CBS is running Democrat spin as if it were fact. Like that's news? Funny thing, though--you'll never catch CBS or any other major outlet reporting on Saddam's torture videos. Reporting on them might actually remind people what the war is about, you see, and we can't have that.

Another interesting story on the discovery of some of Saddam's weapons cache in junkyards other than this blog. That this information is coming from Blix-free UNMOVIC is startling. UNMOVIC is mad at the US, yet is essentially making our case for war for us. And the Bush administration isn't seizing the moment for some bizarre reason. I just don't get that at all.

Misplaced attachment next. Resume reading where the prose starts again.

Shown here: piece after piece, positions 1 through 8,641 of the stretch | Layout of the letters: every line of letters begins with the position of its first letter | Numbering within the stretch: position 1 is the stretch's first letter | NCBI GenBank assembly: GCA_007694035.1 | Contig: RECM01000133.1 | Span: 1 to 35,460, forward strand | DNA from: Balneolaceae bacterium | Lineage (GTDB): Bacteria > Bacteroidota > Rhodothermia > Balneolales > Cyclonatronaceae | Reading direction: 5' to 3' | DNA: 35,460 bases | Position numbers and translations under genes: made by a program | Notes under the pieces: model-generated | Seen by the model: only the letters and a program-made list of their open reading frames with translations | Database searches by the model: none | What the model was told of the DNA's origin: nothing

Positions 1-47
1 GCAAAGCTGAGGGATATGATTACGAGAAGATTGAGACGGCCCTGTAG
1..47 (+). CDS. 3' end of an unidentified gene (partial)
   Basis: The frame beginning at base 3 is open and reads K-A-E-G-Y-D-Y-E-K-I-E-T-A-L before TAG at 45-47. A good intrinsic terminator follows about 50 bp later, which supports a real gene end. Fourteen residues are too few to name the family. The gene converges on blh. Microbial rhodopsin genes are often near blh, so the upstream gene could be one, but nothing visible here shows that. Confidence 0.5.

So let's get this straight--Saddam Hussein ran one of the most odious regimes on earth. He loved terrorists--kept several of them as pets in Baghdad. Yeah, he put one of them to sleep right before the war, but probably only to keep him from falling into our hands and ratting him out. Czech intelligence insists to this very day that 9-11 hijacker Mohammed Atta met an Iraqi intel agent in Prague in 2001 a few months before the attacks. The press has fabricated stories that try to knock down the Praque connection, but the Czechs still insist it's true. And there's a whole book on the subject of Saddam and al Qaeda. Yet the 9-11 Whitewash Commission's final report insists that Saddam and al Qaeda didn't tango. Sorry, not buying it. When that Commission gets testimony from one of the most relevant players in the intel/law enforcement scene--Jamie Gorelick--it will regain about 10% of its lost credibility. Until that time, I will consider that Commission to have been full of sound and fury, but signifying not a thing. Its final report is worse than useless as a national security document--it is counterproductive. And not just because it states a case it can't prove (the lack of an Iraq-al Qaeda connection), but because the Commission went out of its way to keep a tainted member of its little unity cult on board when she clearly had a conflict of interest.